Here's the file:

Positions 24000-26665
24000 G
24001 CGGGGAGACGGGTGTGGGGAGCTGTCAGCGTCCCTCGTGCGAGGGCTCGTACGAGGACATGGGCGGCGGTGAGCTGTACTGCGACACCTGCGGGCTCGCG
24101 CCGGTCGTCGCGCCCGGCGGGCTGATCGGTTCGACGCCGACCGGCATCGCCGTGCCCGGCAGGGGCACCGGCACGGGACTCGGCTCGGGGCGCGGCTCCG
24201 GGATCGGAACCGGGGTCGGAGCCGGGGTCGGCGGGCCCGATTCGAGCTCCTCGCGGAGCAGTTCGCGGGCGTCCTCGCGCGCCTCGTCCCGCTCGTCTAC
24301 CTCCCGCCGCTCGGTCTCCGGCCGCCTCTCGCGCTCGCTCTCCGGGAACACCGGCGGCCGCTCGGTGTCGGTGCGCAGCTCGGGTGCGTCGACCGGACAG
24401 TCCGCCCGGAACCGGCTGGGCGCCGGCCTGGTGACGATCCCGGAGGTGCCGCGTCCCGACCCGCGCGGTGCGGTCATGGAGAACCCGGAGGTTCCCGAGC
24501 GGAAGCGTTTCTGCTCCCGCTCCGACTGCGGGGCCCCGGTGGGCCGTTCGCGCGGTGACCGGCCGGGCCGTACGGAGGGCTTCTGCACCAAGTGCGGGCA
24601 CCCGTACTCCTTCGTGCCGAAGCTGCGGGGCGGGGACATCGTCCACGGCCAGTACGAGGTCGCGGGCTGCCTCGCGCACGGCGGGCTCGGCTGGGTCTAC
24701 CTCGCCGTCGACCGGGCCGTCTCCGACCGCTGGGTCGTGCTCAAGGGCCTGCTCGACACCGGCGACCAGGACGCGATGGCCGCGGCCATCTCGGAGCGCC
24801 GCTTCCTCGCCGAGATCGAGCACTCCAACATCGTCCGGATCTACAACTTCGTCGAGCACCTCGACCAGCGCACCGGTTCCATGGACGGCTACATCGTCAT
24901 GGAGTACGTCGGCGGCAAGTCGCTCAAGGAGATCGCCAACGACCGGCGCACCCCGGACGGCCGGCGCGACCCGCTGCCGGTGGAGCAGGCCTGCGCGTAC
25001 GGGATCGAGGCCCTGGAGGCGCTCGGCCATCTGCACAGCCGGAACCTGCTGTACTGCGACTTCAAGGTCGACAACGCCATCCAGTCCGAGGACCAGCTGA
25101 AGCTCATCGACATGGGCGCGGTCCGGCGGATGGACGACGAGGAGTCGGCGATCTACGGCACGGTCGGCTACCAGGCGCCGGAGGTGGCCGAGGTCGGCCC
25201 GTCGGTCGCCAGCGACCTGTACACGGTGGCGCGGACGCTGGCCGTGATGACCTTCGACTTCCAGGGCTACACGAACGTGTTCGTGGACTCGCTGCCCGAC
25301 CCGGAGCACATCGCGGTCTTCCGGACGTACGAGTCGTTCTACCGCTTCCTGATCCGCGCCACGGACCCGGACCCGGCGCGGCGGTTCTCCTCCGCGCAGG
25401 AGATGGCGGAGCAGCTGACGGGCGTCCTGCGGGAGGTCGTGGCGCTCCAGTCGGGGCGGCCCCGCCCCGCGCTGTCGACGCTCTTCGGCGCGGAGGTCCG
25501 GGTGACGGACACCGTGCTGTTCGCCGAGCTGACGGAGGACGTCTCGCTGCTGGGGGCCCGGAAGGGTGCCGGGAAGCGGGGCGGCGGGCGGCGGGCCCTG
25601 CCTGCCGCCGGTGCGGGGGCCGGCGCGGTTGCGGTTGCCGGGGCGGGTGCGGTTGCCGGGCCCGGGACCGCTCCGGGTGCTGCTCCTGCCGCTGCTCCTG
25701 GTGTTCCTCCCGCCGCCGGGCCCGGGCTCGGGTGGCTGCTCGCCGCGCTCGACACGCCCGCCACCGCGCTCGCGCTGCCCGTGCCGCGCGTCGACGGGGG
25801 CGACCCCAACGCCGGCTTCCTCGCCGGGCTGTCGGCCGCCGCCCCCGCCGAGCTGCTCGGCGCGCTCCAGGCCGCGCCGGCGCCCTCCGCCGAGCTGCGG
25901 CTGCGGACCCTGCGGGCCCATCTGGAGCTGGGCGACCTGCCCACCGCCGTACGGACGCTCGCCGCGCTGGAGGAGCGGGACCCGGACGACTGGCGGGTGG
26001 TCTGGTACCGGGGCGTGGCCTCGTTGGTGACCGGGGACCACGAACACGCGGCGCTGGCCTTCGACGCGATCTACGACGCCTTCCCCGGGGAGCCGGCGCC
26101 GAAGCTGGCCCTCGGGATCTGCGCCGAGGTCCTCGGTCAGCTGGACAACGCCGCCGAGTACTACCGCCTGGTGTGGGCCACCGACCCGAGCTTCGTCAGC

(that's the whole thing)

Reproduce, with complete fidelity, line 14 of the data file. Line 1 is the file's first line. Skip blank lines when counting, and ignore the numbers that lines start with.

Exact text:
25101 AGCTCATCGACATGGGCGCGGTCCGGCGGATGGACGACGAGGAGTCGGCGATCTACGGCACGGTCGGCTACCAGGCGCCGGAGGTGGCCGAGGTCGGCCC